Apple Launches iBooks 2 with Interactive Textbooks

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At its education-focused media event today, Apple introduced iBooks 2, an updated version of the company's e-book software for iOS devices. The update comes as part of a push into interactive digital textbooks in partnership with a number of major publishers.




From the iBooks 2 description:
Introducing iBooks 2 -- now with iBooks textbooks.

- Experience gorgeous Multi-Touch textbooks designed for iPad
- iBooks textbooks are filled with interactive features, diagrams, photos, and videos
- Tap to dive into images with interactive captions, rotate 3D objects, swipe through image galleries, watch videos in full screen, and more
- Use a finger as a highlighter when swiping over text in a textbook
- Take advantage of Study Cards to help you memorize important highlights, notes, and glossary terms
- Tap glossary terms to see definitions of key topics and concepts without leaving the page
Apple is partnering with McGraw-Hill, Pearson, and Houghton Mifflin Harcourt on the textbook front, with the three companies currently responsible for 90% of textbook sales in the United States. McGraw-Hill and Pearson are rolling out a handful of introductory titles today, with more coming soon.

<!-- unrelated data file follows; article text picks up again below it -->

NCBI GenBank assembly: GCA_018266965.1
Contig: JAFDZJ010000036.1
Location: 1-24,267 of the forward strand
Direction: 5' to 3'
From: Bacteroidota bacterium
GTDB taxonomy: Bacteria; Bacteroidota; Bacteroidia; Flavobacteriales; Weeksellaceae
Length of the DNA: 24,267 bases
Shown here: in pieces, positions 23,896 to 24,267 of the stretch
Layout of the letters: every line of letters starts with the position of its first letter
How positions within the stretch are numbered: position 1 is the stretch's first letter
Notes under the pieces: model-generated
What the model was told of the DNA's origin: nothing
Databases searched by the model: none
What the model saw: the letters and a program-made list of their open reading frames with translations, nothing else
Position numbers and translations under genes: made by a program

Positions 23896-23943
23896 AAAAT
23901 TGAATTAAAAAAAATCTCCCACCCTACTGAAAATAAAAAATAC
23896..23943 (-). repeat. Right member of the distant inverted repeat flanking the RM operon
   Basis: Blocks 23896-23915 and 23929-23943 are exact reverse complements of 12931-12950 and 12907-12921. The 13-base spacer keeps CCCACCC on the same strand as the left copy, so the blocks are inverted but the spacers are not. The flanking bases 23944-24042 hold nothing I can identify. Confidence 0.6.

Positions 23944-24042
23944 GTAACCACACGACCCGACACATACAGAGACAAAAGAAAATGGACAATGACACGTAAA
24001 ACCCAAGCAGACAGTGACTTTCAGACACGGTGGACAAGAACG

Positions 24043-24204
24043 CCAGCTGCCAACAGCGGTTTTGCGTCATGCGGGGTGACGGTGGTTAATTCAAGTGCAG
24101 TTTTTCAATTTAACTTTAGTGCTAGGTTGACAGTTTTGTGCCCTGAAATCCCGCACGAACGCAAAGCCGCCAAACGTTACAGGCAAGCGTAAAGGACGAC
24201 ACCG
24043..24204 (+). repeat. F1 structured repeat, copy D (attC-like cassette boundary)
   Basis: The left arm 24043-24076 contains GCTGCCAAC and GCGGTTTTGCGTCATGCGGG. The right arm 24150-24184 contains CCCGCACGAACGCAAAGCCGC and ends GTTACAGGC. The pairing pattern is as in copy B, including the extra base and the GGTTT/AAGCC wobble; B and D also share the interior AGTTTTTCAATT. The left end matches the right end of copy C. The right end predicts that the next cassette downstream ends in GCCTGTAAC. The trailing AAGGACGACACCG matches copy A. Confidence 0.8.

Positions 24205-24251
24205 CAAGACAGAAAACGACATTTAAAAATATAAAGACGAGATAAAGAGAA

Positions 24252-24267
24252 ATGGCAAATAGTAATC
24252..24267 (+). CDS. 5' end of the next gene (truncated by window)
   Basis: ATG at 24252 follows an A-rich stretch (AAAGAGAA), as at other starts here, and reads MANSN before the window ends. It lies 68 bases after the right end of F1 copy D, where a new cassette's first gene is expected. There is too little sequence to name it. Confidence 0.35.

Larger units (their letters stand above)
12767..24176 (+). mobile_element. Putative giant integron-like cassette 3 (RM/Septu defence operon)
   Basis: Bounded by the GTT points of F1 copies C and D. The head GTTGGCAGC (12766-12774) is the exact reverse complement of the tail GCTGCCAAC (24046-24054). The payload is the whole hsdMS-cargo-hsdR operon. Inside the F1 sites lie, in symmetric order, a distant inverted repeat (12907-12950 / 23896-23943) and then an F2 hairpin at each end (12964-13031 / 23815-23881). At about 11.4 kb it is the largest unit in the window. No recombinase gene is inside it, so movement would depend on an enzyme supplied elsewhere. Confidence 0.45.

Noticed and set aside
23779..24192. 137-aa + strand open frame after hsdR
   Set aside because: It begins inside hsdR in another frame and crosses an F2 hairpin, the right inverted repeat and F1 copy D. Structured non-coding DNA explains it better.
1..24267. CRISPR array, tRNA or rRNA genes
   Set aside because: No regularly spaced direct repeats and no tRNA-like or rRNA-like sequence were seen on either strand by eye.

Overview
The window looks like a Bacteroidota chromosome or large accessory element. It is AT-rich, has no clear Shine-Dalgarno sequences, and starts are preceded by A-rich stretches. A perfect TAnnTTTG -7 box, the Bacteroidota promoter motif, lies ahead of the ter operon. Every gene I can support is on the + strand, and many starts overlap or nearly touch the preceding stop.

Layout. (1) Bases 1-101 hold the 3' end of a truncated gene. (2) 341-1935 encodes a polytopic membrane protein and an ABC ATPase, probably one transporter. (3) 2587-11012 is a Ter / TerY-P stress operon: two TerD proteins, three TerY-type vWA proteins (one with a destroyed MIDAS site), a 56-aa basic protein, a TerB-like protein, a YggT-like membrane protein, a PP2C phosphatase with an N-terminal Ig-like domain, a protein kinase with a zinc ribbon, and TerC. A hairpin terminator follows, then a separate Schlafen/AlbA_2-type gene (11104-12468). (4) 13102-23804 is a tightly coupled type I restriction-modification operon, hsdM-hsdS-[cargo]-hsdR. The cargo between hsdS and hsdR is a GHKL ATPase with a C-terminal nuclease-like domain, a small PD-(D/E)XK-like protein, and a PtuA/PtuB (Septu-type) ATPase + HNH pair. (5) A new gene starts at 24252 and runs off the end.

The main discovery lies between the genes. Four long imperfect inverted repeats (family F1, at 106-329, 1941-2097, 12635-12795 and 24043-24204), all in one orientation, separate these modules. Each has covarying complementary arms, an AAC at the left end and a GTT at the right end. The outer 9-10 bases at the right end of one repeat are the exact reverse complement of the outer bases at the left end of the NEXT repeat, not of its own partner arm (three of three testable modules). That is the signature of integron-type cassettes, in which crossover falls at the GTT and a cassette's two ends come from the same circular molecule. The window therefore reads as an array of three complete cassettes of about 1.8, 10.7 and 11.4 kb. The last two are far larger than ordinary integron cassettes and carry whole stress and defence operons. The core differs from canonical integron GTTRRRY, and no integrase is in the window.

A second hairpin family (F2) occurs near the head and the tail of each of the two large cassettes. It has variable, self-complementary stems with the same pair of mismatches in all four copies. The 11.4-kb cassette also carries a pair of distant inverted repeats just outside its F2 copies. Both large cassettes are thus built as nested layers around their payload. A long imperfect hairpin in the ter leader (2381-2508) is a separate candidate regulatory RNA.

Apple's initial focus for its textbook effort is on high school textbooks, with books priced at $14.99 or less. Authors can continually update their content, and the students get to keep their copies indefinitely.

iBooks 2 is a free download from the App Store, available as an update to the existing iBooks app.

Apple also released iTunes 10.5.3 with support for syncing the new textbooks.
iTunes 10.5.3 allows you to sync interactive iBooks textbooks to your iPad. These Multi-Touch textbooks are available for purchase from the iTunes Store on your Mac or from the iBookstore included with iBooks 2 on your iPad.
iTunes 10.5.3 weighs in at 102.15 MB for Mac, 66.11 MB for 32-bit Windows, and 67.98 MB for 64-bit Windows.

Article Link: Apple Launches iBooks 2 with Interactive Textbooks
 

webspinner

macrumors newbie
Feb 26, 2010
17
0
This is awesome! But it still doesn't change the price of high school text books. The books are bought by the students. So if the school plans on paying for them, it will have to buy a new set of books every semester for $14.99 per student. Typically high schools use books for 3 to 5 years and they cost about $100, but they can pass them from student to student. With this price point, the cost of the books for the schools will be $14.99 * 5 years * 1 to 2 semesters per student (depending on whether it is a 2 or 1 semester course). So really, it will cost schools $75 to $150 per 5 years, which is about what they pay now for a single text book.
 

MasterHowl

macrumors 65816
Oct 3, 2010